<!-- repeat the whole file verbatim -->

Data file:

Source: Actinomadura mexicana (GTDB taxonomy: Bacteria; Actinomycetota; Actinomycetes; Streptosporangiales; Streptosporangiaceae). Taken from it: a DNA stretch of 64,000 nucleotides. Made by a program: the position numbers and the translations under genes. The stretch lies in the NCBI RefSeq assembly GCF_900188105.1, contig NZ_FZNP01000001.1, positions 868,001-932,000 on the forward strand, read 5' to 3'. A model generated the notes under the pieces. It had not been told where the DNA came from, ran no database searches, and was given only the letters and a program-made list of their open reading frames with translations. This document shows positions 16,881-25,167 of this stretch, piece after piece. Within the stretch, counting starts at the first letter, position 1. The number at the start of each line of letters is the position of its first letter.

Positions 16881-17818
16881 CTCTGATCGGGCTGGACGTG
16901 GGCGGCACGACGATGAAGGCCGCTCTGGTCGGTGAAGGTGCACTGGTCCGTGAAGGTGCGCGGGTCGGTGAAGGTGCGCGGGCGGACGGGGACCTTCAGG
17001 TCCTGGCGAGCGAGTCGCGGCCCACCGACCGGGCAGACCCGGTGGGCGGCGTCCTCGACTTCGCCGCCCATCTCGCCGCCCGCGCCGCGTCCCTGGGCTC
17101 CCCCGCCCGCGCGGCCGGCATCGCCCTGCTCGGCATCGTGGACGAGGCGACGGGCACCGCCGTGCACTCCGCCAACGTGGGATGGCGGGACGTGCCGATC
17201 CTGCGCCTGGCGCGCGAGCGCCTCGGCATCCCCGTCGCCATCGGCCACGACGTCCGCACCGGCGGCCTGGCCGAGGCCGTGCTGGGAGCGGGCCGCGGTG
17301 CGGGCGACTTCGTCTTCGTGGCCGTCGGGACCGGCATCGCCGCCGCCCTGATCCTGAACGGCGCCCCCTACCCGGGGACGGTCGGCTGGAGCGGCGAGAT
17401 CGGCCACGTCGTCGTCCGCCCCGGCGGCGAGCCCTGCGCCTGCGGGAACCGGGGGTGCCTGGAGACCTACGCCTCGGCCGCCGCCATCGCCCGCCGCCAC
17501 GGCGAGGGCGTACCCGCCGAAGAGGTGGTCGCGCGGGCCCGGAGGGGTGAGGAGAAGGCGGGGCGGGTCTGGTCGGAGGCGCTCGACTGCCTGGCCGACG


Source: Actinomadura mexicana (GTDB taxonomy: Bacteria; Actinomycetota; Actinomycetes; Streptosporangiales; Streptosporangiaceae). Taken from it: a DNA stretch of 64,000 nucleotides. Made by a program: the position numbers and the translations under genes. The stretch lies in the NCBI RefSeq assembly GCF_900188105.1, contig NZ_FZNP01000001.1, positions 868,001-932,000 on the forward strand, read 5' to 3'. A model generated the notes under the pieces. It had not been told where the DNA came from, ran no database searches, and was given only the letters and a program-made list of their open reading frames with translations. This document shows positions 16,881-25,167 of this stretch, piece after piece. Within the stretch, counting starts at the first letter, position 1. The number at the start of each line of letters is the position of its first letter.

Positions 16881-17818
16881 CTCTGATCGGGCTGGACGTG
16901 GGCGGCACGACGATGAAGGCCGCTCTGGTCGGTGAAGGTGCACTGGTCCGTGAAGGTGCGCGGGTCGGTGAAGGTGCGCGGGCGGACGGGGACCTTCAGG
17001 TCCTGGCGAGCGAGTCGCGGCCCACCGACCGGGCAGACCCGGTGGGCGGCGTCCTCGACTTCGCCGCCCATCTCGCCGCCCGCGCCGCGTCCCTGGGCTC
17101 CCCCGCCCGCGCGGCCGGCATCGCCCTGCTCGGCATCGTGGACGAGGCGACGGGCACCGCCGTGCACTCCGCCAACGTGGGATGGCGGGACGTGCCGATC
17201 CTGCGCCTGGCGCGCGAGCGCCTCGGCATCCCCGTCGCCATCGGCCACGACGTCCGCACCGGCGGCCTGGCCGAGGCCGTGCTGGGAGCGGGCCGCGGTG
17301 CGGGCGACTTCGTCTTCGTGGCCGTCGGGACCGGCATCGCCGCCGCCCTGATCCTGAACGGCGCCCCCTACCCGGGGACGGTCGGCTGGAGCGGCGAGAT
17401 CGGCCACGTCGTCGTCCGCCCCGGCGGCGAGCCCTGCGCCTGCGGGAACCGGGGGTGCCTGGAGACCTACGCCTCGGCCGCCGCCATCGCCCGCCGCCAC
17501 GGCGAGGGCGTACCCGCCGAAGAGGTGGTCGCGCGGGCCCGGAGGGGTGAGGAGAAGGCGGGGCGGGTCTGGTCGGAGGCGCTCGACTGCCTGGCCGACG